Anger at speech therapy cuts
MARK NICHOLLS A group of consultants from Norfolk's main hospital have written to health chiefs to protest at cuts to speech and language therapy services in the county.
A group of consultants from Norfolk's main hospital have written to health chiefs to protest at cuts to speech and language therapy services in the county.
The seven consultants from the Norfolk and Norwich University Hospital have expressed their "deepest possible concern" that speech and language therapy (SALT) services are to be "significantly reduced or reorganised".
Norfolk Primary Care Trust axed the service for up to 130 special needs children as it struggles to make financial savings to pay-off a £50m deficit. The cuts will hit Year 7 children aged 12 and over.
The letter - addressed to the chief executive of North Norfolk PCT Diana Clarke before it was absorbed into the new Norfolk PCT on October 1 - is signed by N&N neurology consultants David Dick, Jeff Cochius, Simon Shields, Tom Staunton, Warren Woodward, Paul Worth and Martin Lee.
They emphasise the benefits of SALT in the management of chronic neurological conditions.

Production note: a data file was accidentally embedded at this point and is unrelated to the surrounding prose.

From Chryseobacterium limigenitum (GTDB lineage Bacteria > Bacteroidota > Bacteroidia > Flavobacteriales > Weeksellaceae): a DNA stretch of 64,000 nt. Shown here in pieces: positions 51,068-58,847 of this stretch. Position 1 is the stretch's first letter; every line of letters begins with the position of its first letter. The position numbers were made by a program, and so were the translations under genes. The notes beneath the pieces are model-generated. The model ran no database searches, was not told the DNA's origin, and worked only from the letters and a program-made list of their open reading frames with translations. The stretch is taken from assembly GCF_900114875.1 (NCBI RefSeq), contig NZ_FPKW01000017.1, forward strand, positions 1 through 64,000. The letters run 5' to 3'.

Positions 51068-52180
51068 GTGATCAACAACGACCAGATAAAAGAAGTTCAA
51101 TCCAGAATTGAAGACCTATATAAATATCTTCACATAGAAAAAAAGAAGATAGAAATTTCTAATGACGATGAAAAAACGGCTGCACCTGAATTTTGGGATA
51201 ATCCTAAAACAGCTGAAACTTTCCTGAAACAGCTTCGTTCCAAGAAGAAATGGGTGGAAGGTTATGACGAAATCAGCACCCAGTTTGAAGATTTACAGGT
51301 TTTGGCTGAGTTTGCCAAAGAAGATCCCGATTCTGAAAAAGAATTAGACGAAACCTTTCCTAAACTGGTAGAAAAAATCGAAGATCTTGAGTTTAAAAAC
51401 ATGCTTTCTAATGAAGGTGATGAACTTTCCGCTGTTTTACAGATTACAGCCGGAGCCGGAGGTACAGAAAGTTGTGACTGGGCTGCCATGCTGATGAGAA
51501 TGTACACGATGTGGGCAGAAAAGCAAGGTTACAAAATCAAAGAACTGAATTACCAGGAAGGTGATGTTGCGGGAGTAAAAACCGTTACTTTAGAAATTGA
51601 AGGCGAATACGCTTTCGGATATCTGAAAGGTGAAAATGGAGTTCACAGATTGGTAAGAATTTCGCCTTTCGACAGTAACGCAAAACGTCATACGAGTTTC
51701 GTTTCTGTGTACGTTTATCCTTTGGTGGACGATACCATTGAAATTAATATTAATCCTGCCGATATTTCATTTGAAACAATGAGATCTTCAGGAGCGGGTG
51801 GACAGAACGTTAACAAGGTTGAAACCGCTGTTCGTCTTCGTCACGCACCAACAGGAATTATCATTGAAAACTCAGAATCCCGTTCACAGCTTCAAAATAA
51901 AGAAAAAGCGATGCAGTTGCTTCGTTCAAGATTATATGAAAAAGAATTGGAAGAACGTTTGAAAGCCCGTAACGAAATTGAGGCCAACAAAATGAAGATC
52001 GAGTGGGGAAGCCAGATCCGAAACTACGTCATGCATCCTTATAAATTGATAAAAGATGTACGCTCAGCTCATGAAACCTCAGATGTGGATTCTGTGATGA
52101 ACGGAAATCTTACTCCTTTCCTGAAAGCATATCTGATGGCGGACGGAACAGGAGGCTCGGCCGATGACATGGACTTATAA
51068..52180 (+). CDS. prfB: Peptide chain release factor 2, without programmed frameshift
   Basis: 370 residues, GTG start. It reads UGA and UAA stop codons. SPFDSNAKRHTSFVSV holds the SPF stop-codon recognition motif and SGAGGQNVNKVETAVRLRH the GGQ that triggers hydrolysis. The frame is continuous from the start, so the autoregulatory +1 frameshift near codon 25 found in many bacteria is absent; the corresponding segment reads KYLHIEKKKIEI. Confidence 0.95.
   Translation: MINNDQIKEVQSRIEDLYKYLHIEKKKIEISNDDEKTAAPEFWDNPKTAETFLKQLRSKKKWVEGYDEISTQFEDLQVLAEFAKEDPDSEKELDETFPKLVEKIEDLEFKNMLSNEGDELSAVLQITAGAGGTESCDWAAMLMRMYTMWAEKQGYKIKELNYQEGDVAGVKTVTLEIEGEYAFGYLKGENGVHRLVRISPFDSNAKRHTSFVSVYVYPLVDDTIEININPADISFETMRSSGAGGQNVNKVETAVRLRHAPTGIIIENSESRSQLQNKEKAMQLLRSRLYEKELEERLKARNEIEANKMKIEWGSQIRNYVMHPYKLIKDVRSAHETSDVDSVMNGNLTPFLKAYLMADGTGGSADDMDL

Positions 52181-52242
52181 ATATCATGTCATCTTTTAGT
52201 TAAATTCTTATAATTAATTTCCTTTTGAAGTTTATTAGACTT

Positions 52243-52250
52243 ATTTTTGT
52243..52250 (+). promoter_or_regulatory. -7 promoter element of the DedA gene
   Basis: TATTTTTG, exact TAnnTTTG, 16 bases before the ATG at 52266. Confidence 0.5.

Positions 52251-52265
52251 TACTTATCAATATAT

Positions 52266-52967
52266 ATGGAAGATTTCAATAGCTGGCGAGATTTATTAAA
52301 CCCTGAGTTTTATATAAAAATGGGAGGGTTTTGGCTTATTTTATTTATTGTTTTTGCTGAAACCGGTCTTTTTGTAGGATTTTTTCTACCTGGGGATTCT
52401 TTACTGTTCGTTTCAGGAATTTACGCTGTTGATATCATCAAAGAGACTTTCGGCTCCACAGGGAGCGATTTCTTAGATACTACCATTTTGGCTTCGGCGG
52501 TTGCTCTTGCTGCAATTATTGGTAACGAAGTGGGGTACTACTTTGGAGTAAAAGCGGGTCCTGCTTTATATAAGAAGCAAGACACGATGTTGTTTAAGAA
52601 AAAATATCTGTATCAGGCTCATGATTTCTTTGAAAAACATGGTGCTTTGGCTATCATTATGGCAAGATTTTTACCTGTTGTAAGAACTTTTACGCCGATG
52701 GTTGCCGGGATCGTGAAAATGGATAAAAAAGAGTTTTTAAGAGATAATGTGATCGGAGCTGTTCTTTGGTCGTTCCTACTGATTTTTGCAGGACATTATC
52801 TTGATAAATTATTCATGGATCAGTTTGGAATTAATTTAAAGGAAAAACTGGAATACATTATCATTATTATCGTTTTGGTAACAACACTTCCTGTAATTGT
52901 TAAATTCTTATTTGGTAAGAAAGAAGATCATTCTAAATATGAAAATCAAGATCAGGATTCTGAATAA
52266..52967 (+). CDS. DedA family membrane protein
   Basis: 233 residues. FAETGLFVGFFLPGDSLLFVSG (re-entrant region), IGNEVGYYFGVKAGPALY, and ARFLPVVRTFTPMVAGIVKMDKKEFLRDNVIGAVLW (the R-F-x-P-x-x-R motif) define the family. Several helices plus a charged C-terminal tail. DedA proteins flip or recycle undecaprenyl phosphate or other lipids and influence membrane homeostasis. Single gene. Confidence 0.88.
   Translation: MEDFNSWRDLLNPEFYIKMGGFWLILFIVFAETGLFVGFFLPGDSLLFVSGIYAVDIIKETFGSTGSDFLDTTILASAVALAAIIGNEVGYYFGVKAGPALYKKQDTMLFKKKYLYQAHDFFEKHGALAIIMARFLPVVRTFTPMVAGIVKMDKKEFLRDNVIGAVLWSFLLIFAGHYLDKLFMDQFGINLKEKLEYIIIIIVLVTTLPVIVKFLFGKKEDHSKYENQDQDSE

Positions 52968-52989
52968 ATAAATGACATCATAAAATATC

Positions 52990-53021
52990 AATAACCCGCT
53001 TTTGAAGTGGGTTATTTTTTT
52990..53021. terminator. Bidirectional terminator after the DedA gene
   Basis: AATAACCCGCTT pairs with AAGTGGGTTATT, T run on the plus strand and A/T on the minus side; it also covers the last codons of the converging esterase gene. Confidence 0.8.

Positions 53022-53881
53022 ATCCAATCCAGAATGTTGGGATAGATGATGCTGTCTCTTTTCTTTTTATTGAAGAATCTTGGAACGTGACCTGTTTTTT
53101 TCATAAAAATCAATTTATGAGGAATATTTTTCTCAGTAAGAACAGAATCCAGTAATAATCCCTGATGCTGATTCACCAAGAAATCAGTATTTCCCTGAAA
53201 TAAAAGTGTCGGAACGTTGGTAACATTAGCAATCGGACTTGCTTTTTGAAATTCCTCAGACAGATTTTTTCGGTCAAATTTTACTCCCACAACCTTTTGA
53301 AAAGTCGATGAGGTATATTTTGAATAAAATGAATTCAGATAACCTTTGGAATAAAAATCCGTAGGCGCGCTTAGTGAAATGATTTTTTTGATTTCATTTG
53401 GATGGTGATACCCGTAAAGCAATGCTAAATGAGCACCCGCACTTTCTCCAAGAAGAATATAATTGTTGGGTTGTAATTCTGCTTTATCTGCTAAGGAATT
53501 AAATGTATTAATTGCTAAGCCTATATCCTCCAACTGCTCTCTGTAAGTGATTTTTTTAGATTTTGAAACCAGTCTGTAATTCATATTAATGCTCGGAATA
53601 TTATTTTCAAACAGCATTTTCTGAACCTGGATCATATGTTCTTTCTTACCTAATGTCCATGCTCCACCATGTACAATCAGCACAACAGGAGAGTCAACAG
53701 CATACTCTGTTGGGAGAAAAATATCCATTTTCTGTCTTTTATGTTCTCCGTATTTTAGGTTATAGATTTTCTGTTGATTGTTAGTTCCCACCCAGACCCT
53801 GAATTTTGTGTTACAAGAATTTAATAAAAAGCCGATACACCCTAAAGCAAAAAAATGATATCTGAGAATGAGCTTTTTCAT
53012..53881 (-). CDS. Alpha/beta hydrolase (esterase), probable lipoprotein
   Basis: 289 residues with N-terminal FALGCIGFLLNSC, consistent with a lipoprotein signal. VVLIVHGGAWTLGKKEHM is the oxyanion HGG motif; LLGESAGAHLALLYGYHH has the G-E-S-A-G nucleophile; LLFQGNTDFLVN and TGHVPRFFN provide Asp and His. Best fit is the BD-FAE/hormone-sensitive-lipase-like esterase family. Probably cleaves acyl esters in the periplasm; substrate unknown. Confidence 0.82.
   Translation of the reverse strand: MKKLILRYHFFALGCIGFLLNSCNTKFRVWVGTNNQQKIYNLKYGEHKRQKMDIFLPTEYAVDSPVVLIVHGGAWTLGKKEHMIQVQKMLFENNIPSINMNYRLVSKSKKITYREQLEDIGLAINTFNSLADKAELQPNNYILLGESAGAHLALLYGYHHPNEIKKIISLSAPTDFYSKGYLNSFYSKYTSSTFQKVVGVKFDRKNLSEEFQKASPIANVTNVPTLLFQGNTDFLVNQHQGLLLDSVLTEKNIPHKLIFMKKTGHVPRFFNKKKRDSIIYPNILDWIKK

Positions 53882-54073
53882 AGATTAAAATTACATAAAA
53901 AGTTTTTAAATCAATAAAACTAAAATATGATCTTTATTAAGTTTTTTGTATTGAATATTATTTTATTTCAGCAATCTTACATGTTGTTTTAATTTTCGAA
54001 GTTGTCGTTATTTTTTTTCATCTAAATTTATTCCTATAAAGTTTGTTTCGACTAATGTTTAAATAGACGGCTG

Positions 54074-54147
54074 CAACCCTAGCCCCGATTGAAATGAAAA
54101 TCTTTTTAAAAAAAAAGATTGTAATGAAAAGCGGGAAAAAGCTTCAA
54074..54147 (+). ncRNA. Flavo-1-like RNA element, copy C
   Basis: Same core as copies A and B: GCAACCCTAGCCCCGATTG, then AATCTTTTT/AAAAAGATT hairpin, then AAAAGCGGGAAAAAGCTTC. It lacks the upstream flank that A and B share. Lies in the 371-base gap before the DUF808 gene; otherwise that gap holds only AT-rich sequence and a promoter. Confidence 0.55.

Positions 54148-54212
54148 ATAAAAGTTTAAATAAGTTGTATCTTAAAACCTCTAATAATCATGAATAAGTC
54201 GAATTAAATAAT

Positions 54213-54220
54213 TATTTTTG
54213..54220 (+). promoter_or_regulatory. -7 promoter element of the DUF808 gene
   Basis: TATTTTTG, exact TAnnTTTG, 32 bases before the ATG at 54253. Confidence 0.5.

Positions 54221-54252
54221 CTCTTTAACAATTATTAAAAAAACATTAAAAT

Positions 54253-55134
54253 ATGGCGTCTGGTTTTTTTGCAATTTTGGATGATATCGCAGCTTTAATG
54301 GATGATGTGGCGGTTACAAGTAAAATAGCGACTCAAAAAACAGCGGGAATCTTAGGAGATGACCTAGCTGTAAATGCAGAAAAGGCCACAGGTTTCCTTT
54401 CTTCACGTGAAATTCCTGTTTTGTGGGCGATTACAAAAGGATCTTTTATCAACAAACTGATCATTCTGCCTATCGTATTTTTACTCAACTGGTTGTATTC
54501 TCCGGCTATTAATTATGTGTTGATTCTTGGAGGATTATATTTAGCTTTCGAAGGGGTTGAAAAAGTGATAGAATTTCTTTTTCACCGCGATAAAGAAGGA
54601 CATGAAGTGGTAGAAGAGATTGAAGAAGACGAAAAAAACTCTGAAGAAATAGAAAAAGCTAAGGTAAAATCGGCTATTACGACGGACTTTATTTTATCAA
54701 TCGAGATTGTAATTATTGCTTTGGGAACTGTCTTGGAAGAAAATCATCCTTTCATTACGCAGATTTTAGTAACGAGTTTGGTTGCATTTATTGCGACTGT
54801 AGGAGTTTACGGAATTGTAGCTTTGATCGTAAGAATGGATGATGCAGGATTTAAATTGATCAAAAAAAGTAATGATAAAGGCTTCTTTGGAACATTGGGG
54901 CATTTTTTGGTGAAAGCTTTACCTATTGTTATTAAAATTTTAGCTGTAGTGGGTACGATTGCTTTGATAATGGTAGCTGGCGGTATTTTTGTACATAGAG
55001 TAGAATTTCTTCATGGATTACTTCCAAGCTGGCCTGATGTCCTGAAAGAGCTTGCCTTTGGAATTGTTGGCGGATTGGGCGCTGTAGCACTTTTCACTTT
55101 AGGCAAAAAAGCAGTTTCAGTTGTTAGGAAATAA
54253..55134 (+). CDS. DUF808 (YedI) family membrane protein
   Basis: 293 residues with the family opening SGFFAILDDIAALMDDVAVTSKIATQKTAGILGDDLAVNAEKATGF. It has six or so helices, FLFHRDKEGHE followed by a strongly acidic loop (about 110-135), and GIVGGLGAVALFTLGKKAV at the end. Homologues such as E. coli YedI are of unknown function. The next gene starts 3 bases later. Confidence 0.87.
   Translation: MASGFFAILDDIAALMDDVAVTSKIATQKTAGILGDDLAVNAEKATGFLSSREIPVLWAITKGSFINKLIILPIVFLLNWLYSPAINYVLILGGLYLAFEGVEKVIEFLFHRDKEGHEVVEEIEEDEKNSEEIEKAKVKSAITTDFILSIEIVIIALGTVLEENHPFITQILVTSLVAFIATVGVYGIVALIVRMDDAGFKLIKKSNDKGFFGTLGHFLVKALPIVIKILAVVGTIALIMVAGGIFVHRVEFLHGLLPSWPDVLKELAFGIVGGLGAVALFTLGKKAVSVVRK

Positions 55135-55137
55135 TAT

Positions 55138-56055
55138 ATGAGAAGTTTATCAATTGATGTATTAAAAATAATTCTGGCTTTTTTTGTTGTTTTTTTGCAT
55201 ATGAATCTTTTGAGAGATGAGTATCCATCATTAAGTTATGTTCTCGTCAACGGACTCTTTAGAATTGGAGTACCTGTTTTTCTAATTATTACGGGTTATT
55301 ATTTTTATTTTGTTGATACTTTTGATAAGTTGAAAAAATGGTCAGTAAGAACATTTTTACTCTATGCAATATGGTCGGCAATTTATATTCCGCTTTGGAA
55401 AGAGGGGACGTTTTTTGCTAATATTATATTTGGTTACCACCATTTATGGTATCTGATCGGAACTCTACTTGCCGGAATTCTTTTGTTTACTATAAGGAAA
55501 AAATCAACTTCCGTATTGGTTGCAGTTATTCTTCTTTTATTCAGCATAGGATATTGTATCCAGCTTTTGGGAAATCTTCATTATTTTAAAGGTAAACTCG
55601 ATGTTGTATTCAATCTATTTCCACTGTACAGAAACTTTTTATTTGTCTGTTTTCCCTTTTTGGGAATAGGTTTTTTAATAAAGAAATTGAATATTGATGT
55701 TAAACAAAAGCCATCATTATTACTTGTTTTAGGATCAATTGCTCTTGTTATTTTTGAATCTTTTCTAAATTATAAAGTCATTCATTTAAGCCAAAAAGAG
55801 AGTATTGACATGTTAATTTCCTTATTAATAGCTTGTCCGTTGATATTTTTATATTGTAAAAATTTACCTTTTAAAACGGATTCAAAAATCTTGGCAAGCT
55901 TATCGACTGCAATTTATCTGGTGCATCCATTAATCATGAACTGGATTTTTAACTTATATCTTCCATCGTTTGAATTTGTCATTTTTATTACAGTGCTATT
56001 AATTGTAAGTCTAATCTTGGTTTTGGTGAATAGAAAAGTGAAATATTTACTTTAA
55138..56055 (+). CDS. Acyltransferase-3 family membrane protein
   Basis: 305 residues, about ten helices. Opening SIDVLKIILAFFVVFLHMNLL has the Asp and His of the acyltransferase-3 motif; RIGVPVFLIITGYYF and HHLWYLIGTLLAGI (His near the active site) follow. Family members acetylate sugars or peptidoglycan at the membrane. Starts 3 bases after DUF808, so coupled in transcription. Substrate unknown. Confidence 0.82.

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They said: "We believe that the overwhelming body of opinion places at the very least an ethical obligation upon local healthcare facilities to provide better SALT services, which even at present are less than comprehensive."
The consultants accused the PCT of "continuing to commission or decommission services in uncoordinated and piecemeal manner".
"Commissioners tend to view community rehabilitation services as a soft target for cost savings," they added. "In many cases, these are the only services that can make a significant and positive difference to the lives of people with progressive neurological conditions, for which there is no cure."
The Royal College of Speech and Language Therapists (RCSLT) echoed the view that SALT was becoming a "soft target".
It said there was a worrying trend emerging among NHS trusts to cut services in an effort to save cash and highlighted the situation in Norfolk, claiming that along with the 130 children with disabilities in special schools affected, the cuts would impact on more than 300 children attending mainstream schools.
Meanwhile, Lincolnshire South West PCT has also announced the closure of a support service in Spalding for people who have difficulty communicating after suffering a stroke.
A spokesman for the college said it has been in contact with both PCTs.
Labour members at Norfolk County Council have also called for reassurance to parents of children needing speech therapy following plans to make cutbacks by the end of this month.
Harriet Panting, shadow cabinet member for children in need said: "Speech therapy is not an extra but an essential.
"That is why there is a statutory requirement to provide the service for statemented children in need."